V. Williams returns, headlines slim field

Three former champs out, including S. Williams

Roddick, Agassi lead men

Australian Open

January 18, 2004|By Christopher Clarey | Christopher Clarey,THE NEW YORK TIMES

MELBOURNE, Australia - Women's tennis will have to wait until next month at least for the return of the Williams sisters. For now, the sport will have to settle for the return of just one.

While Serena is still not prepared to make a comeback after knee surgery and a six-month break, Venus is back here, warming up on the practice court and in front of the microphone for her first official tournament since she lost in the Wimbledon final to Serena in July.

"I am bursting with energy," said Venus, who will face the tenacious yet limited American baseliner Ashley Harkleroad in the opening round of the Australian Open, the year's first Grand Slam event, which begins today.

A year ago, Venus lost in a hotly contested Australian final as Serena won her fourth Grand Slam singles title in a row. At that stage, the sisters were the top two players in the women's game, but after six months of physical therapy and family tragedy for the Williamses, the top two players are now from Belgium: No. 1 Justine Henin-Hardenne and No. 2 Kim Clijsters.

Serena, who withdrew from the Australian Open last week, is No. 3, and Venus has plummeted to No. 11, her poorest ranking in six years. While Henin-Hardenne spent yesterday winning the Australian Open warm-up tournament in Sydney with a 6-4, 6-4 victory over Amelie Mauresmo of France, Venus was at Melbourne Park, fielding blunt questions about the state of her health and more elliptical queries about the death of her half-sister Yetunde Price, who was shot and killed in September in Compton, Calif.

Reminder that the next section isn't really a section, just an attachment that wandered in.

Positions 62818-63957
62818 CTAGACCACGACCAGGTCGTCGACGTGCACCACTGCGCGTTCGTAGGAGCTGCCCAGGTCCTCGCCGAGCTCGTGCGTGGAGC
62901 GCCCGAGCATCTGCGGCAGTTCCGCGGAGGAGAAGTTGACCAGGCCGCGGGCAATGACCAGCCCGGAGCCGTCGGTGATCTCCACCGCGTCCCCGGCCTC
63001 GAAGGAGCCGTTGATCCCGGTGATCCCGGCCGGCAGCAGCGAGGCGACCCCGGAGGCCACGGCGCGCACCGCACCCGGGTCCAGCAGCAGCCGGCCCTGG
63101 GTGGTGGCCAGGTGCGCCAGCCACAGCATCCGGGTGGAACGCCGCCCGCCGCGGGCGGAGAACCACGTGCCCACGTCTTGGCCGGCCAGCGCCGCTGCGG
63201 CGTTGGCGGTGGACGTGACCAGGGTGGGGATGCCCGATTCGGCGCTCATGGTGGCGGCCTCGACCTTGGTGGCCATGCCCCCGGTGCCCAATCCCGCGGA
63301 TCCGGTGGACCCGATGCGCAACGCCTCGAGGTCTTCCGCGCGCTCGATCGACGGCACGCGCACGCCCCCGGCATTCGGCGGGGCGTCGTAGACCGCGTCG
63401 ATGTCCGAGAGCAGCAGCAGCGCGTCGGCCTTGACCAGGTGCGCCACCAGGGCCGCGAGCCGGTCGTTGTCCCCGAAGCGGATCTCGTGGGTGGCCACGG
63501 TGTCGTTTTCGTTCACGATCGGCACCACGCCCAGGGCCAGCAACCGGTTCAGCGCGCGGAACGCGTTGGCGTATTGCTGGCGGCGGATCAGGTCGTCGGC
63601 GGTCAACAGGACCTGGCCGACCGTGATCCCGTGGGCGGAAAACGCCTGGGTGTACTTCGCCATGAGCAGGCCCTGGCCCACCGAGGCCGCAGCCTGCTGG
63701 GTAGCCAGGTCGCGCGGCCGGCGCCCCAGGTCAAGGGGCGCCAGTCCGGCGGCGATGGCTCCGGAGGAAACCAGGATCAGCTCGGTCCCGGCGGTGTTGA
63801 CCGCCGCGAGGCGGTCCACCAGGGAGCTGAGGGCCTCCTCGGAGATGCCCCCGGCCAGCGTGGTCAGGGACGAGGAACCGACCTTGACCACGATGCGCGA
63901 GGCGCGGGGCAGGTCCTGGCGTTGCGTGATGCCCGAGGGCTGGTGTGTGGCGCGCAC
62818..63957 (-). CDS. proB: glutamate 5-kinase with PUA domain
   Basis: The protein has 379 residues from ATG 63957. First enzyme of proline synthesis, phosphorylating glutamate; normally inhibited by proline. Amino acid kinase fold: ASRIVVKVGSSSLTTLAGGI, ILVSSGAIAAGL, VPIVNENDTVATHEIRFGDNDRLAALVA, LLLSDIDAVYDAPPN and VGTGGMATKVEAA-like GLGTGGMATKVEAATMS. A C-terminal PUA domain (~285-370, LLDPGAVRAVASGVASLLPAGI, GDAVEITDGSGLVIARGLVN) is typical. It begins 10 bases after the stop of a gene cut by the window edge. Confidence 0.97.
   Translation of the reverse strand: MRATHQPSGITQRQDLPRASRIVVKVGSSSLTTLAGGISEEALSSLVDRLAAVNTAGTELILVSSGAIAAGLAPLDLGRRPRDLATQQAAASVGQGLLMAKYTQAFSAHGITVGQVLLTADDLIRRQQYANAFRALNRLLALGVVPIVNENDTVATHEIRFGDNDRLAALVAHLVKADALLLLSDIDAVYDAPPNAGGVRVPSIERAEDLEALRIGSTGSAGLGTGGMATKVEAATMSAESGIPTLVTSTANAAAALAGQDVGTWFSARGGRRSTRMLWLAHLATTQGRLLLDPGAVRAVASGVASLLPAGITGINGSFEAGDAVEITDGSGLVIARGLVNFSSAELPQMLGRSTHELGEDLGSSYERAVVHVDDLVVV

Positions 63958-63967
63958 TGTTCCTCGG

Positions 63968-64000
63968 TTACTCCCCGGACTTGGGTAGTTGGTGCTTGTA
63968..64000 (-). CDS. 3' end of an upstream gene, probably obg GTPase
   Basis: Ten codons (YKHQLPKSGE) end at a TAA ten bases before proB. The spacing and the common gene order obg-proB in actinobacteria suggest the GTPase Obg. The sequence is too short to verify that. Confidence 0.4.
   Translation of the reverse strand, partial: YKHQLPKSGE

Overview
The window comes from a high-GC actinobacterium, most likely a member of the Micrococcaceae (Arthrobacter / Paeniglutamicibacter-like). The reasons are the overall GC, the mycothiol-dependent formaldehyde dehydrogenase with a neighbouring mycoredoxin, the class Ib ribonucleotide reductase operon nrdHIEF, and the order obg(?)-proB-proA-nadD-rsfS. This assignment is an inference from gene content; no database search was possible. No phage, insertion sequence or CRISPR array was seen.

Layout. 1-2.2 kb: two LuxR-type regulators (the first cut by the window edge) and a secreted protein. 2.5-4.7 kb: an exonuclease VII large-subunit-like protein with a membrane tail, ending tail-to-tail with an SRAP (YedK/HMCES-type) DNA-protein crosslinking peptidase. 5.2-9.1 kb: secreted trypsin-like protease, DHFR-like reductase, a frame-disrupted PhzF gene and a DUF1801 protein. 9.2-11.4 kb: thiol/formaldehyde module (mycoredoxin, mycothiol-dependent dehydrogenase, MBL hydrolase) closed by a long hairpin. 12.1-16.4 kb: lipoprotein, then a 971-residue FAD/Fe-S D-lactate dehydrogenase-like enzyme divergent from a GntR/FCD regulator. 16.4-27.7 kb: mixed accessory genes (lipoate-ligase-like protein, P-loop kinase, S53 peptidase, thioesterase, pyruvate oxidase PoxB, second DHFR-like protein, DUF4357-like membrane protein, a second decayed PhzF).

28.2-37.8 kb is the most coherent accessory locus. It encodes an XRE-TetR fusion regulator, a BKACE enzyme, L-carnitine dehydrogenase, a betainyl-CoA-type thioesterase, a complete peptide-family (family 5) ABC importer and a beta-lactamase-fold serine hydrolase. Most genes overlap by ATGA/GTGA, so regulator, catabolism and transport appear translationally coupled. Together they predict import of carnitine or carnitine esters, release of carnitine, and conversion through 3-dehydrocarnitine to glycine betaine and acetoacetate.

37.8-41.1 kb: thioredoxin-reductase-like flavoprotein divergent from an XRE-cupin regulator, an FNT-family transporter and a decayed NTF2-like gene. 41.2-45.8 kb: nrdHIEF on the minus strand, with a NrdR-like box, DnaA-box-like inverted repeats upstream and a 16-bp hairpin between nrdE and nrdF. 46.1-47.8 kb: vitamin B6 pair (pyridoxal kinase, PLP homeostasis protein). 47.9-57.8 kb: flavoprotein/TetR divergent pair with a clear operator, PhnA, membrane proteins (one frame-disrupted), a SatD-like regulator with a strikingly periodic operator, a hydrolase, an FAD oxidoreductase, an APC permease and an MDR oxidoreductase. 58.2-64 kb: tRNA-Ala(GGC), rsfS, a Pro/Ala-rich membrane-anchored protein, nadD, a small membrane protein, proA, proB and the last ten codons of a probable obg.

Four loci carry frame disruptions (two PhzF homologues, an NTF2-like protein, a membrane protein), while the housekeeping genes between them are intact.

Those questions came before one of the men accused of murdering Price, Robert Maxfield, was arrested yesterday in Los Angeles.

"There are just a lot of emotional thoughts connected with that sort of thing," she said. "But I still want to win as much as ever in any case."

If Venus wants the chance to resume winning, she will have to stay healthy.

She resumed practice at the end of November and eased back into competition earlier this month by winning an exhibition tournament in Hong Kong. She will still be seeded third here despite her relatively low ranking. That decision was not embraced by Mauresmo, who would have been seeded third if player rankings had been respected.

Though the men's field, led by top-seeded Andy Roddick and second-seeded Roger Federer, is nearly at full strength, the women's field is not. Two former Australian Open champions, Jennifer Capriati (2001-2002) and Mary Pierce (1995), withdrew with injuries. Clijsters plans to play but is recovering from a sprained ankle which forced her to miss Sydney. Lindsay Davenport also plans to play despite straining a right shoulder muscle in Sydney. Even Henin-Hardenne is nursing a minor ankle sprain.

On the men's side, Carlos Moya, seeded seventh in Melbourne, may miss his first-round match against American James Blake after turning his right ankle in the men's final in Sydney yesterday against Lleyton Hewitt.

Roddick won the U.S. Open and finished last season at No. 1, but he is not yet a dominant figure. Since his victory in New York, he has failed to reach another final.

He has the most daunting first-round test of the seeded men, drawing Fernando Gonzalez, a Chilean who has beaten Roddick once on a hard court.

Andre Agassi, 33, the defending champion, has not lost here since 1999, although he missed the tournament in 2002 with an injury.

The Associated Press contributed to this article.

Tournament glance

Site: Melbourne Park

When: Today to Feb. 1

Top men's seed: Andy Roddick

Top women's seed: Justine Henin-Hardenne

Today's TV: 11 p.m., ESPN2

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